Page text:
The equation prior to the game was a straightforward one.
If Northamptonshire were to continue competing on three fronts this season then victory over Kent in the Yorkshire Bank 40 was a must.
Second in Division Two of the County Championship and through to the last four of the Friends Life t20, the Steelbacks were just about clinging on to the hope of a semi-final place in the domestic game’s poor relation.
Defeat to group leaders Nottinghamshire on Sunday had narrowed the focus somewhat to the point where three wins from the final three games would have to be achieved if any advancement was to be attained.
Even if this came to pass results elsewhere would need to be favourable but you can only control your side of the bargain and to that end it was a job well done.
Kent have been going well in the 40-over game this year with their defeat of Worcestershire on Sunday moving them above the home side in the standings but the two sides changed positions again after this encounter.
And it was a poor effort with the bat, after winning the toss, that proved costly for the visitors.
On a decent, if not entirely perfect, surface for a limited overs game and with a rapid outfield, a total of 188 was under par to say the least and given that they were going nicely after 15 overs of their allocation at 71-1, it looks even worse.
The home attack mixed their pace up nicely to put a brake on the scoring in the middle of the innings but it was more a case of batsmen getting themselves out - Steven Crook the main beneficiary - rather than being got out.
Brendan Nash and Sam Northeast, who were behind the promising start, were the biggest culprits, the former getting himself stumped off James Middlebrook when well set and the latter, after watching Darren Stevens and Fabian Cowdrey come and go, essaying an awful shot to Crook after getting bogged down.
It was quickly apparent that a more modest score was on the cards and it was left to Geraint Jones, who made a handy undefeated 46, to ensure that there was at least something to bowl at.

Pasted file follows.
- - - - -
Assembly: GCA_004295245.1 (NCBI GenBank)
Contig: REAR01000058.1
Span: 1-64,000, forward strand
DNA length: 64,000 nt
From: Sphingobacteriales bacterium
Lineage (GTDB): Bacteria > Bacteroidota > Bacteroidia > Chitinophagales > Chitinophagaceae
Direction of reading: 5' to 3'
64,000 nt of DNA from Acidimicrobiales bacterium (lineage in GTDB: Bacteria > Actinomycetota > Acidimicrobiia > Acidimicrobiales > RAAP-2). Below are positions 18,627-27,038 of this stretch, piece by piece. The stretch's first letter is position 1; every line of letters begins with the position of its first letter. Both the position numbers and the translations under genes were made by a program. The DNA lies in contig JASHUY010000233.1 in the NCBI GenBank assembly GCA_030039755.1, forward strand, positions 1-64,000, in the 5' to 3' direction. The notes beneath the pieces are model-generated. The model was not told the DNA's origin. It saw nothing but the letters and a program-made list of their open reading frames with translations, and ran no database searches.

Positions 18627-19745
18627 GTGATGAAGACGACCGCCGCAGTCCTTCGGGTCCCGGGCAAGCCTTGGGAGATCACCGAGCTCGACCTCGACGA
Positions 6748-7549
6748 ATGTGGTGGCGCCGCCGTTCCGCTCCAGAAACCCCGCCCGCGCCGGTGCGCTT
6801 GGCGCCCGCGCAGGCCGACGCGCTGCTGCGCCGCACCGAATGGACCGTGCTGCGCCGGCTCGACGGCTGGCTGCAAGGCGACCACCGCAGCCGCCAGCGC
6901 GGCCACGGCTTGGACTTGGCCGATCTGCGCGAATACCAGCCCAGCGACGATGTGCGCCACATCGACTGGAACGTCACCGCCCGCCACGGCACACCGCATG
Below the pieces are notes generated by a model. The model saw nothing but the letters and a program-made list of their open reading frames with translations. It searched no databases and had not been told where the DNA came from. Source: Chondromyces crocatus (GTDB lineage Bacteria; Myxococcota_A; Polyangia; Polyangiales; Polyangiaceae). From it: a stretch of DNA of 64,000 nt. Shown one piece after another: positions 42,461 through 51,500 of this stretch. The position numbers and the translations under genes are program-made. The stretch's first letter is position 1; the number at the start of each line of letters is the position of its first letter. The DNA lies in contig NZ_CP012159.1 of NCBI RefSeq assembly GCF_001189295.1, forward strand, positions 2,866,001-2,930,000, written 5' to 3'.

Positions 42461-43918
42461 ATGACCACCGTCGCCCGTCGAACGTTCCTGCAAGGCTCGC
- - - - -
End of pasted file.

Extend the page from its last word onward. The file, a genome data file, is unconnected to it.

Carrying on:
The main problem with not having too many to try and defend is that if a glut of early wickets don’t come your way the batting side can cruise rather than be made to force the issue.
The dismissals of David Willey, caught hooking at Matt Coles, and David Sales, trapped lbw on the crease by Mitch Claydon, aided Kent’s cause but these needed to be followed up fairly promptly to cause any kind of wobble.
But Kyle Coetzer and Cameron White, put under little pressure throughout, quickly settled into a good rhythm as they ate steadily into the target.
Boundaries didn’t come in any rush, there was no need really, but they were able to rotate the scoreboard efficiently enough to ensure the asking rate didn’t become an issue.
Both cantered past the half century mark with no trouble whatsoever and it looked as though they would see it through but that wasn’t to be as White skewed a drive to point off Coles and Coetzer, 10 from a century, edged Stevens behind.
There was a further scare when Crook had his middle stump removed by Claydon, which made it all a bit closer than it should have been but the three that were required from the final over - I’m not sure how it got to that - were unconvincingly scrambled to wrap things up.
So one down and two to go and it’s Holland, well a group of Australians and South Africans on Dutch passports with the odd local thrown in, up next under the lights on Thursday.